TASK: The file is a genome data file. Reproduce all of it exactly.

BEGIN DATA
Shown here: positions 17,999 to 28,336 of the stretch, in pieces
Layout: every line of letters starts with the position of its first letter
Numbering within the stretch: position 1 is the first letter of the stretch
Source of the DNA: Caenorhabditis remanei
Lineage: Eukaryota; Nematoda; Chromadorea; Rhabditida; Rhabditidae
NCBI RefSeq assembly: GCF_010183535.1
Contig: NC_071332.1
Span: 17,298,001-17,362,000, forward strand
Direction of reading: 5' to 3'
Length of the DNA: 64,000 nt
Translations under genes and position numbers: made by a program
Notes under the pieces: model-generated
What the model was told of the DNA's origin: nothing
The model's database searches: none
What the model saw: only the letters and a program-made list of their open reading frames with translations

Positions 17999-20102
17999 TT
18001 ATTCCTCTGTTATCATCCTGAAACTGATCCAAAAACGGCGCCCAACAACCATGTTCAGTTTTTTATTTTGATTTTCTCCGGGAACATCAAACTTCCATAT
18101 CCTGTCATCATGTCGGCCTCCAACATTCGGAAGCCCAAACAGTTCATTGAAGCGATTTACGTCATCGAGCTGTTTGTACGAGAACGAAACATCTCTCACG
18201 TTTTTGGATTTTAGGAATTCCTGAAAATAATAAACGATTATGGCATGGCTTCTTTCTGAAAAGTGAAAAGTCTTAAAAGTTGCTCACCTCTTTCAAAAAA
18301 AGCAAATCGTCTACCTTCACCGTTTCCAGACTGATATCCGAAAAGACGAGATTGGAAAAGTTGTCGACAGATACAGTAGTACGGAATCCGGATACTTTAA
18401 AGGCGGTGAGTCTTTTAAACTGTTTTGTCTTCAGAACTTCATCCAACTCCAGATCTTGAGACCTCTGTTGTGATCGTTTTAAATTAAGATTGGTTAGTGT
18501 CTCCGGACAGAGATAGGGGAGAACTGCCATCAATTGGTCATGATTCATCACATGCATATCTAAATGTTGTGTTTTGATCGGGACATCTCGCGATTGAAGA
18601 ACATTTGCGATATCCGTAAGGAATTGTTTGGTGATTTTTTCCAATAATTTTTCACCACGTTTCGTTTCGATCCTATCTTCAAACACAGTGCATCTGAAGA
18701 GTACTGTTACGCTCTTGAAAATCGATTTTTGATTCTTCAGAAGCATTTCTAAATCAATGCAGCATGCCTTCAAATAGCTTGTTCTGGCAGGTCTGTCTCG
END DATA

Shown here: positions 17,999 to 28,336 of the stretch, in pieces
Layout: every line of letters starts with the position of its first letter
Numbering within the stretch: position 1 is the first letter of the stretch
Source of the DNA: Caenorhabditis remanei
Lineage: Eukaryota; Nematoda; Chromadorea; Rhabditida; Rhabditidae
NCBI RefSeq assembly: GCF_010183535.1
Contig: NC_071332.1
Span: 17,298,001-17,362,000, forward strand
Direction of reading: 5' to 3'
Length of the DNA: 64,000 nt
Translations under genes and position numbers: made by a program
Notes under the pieces: model-generated
What the model was told of the DNA's origin: nothing
The model's database searches: none
What the model saw: only the letters and a program-made list of their open reading frames with translations

Positions 17999-20102
17999 TT
18001 ATTCCTCTGTTATCATCCTGAAACTGATCCAAAAACGGCGCCCAACAACCATGTTCAGTTTTTTATTTTGATTTTCTCCGGGAACATCAAACTTCCATAT
18101 CCTGTCATCATGTCGGCCTCCAACATTCGGAAGCCCAAACAGTTCATTGAAGCGATTTACGTCATCGAGCTGTTTGTACGAGAACGAAACATCTCTCACG
18201 TTTTTGGATTTTAGGAATTCCTGAAAATAATAAACGATTATGGCATGGCTTCTTTCTGAAAAGTGAAAAGTCTTAAAAGTTGCTCACCTCTTTCAAAAAA
18301 AGCAAATCGTCTACCTTCACCGTTTCCAGACTGATATCCGAAAAGACGAGATTGGAAAAGTTGTCGACAGATACAGTAGTACGGAATCCGGATACTTTAA
18401 AGGCGGTGAGTCTTTTAAACTGTTTTGTCTTCAGAACTTCATCCAACTCCAGATCTTGAGACCTCTGTTGTGATCGTTTTAAATTAAGATTGGTTAGTGT
18501 CTCCGGACAGAGATAGGGGAGAACTGCCATCAATTGGTCATGATTCATCACATGCATATCTAAATGTTGTGTTTTGATCGGGACATCTCGCGATTGAAGA
18601 ACATTTGCGATATCCGTAAGGAATTGTTTGGTGATTTTTTCCAATAATTTTTCACCACGTTTCGTTTCGATCCTATCTTCAAACACAGTGCATCTGAAGA
18701 GTACTGTTACGCTCTTGAAAATCGATTTTTGATTCTTCAGAAGCATTTCTAAATCAATGCAGCATGCCTTCAAATAGCTTGTTCTGGCAGGTCTGTCTCG